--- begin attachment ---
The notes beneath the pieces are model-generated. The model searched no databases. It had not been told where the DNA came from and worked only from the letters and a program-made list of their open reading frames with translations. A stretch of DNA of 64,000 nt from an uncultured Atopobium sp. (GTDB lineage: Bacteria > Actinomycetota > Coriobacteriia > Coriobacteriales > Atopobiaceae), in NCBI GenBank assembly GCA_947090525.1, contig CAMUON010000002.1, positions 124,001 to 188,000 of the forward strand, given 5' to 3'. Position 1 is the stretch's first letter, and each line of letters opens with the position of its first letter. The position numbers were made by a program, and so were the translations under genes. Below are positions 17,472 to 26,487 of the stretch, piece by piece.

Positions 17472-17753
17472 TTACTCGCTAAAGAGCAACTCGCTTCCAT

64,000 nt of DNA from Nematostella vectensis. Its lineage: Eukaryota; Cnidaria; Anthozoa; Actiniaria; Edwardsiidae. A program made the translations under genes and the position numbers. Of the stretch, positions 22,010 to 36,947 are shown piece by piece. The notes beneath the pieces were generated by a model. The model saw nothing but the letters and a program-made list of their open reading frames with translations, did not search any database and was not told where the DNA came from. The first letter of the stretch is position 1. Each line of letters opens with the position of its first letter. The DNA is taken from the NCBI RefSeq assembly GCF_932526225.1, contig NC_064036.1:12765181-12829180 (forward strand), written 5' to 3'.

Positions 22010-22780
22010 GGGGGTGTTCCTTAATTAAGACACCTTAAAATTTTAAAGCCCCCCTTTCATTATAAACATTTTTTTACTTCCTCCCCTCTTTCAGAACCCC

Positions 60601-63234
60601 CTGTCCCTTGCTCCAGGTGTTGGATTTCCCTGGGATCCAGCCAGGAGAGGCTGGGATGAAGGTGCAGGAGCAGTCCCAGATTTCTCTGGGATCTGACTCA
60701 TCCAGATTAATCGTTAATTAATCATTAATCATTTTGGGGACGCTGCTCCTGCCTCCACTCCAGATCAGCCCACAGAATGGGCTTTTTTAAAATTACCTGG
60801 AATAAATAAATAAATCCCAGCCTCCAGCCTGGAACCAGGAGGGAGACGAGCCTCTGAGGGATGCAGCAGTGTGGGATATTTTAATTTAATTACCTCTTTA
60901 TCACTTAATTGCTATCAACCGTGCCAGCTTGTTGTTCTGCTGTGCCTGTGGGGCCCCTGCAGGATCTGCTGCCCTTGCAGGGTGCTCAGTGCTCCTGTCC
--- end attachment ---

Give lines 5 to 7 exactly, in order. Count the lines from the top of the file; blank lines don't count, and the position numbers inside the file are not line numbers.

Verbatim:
Positions 22010-22780
22010 GGGGGTGTTCCTTAATTAAGACACCTTAAAATTTTAAAGCCCCCCTTTCATTATAAACATTTTTTTACTTCCTCCCCTCTTTCAGAACCCC

Positions 60601-63234